Big Data is a topic which I find very exciting. Data provides knowledge; it provides insight; it highlights trends; lets us glimpse the future; helps us to understanding the past. Data allows us to learn from our mistakes. It allows us to make expert decisions at difficult times. It can keep loved ones alive whether through mission critical air traffic control systems or cutting edge medical research.
However, data can only enable us to do these things if it contains the correct fields, or collection of fields, which influenced any given scenario. As humans we cannot consistently and accurately predict all of the pertinent information to collect to enable us to retrospectively dissect a given scenario. What’s more, we don’t always know what we want to find out until the opportunity for tailoring the data collection process has long since passed. We need mechanisms which allow us to gather huge amounts of data which can be stored, managed and analysed in volumes we have never considered before. This is the realm of Big Data.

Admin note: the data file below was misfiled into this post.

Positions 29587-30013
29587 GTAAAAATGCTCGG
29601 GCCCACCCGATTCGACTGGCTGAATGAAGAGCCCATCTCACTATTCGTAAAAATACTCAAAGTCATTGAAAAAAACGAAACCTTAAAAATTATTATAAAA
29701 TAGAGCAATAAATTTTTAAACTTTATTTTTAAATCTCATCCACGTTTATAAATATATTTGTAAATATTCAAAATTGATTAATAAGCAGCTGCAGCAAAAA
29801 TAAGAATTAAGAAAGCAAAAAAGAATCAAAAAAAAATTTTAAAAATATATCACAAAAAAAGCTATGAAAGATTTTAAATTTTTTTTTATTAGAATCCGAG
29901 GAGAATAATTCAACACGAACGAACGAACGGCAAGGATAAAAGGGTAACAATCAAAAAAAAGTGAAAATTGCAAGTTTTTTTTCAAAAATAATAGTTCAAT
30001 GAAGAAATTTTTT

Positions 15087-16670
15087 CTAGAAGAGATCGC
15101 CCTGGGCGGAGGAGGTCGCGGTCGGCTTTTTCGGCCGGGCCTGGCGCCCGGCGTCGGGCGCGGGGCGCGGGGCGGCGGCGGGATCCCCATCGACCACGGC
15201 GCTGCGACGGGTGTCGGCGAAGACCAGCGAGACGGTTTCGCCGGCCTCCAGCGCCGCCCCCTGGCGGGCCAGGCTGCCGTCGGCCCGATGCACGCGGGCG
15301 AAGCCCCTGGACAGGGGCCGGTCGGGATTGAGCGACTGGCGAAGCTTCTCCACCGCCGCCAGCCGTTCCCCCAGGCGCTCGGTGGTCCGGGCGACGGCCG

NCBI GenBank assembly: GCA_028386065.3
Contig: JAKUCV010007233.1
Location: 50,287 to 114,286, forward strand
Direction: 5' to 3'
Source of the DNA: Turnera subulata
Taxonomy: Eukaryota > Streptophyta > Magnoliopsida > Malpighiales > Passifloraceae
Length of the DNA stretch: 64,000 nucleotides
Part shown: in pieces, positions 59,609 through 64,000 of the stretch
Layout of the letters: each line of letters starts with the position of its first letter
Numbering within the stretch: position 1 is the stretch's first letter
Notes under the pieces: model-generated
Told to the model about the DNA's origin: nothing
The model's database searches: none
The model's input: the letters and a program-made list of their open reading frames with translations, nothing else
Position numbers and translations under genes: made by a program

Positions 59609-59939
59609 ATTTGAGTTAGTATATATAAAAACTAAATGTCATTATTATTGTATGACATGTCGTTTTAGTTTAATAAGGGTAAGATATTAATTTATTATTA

Over a series of posts I’m going to explore Big Data. I will consider: what is Big Data; what concepts and technologies enable Big Data; what problems can it solve which we current methods cannot; what skills are required to leverage its power; and how might Big Data change the IT landscape both from a consumer and from an IT professionals perspective. Along the way I will also explore what is being done with Big Data in the world right now.
For this, the first post in the series, I will take a high level look at what Big Data is.
What is Big Data?
There are a number of competing definitions of what Big Data is however, at the point of writing this post, there doesn’t seem to be one universally accepted definition. Some opinions argue that Big Data is:
- Working with data sizes ranging from 100’s of terabytes –> petabytes or more
- Working with data which is too big for to be handled by traditional tooling/technologies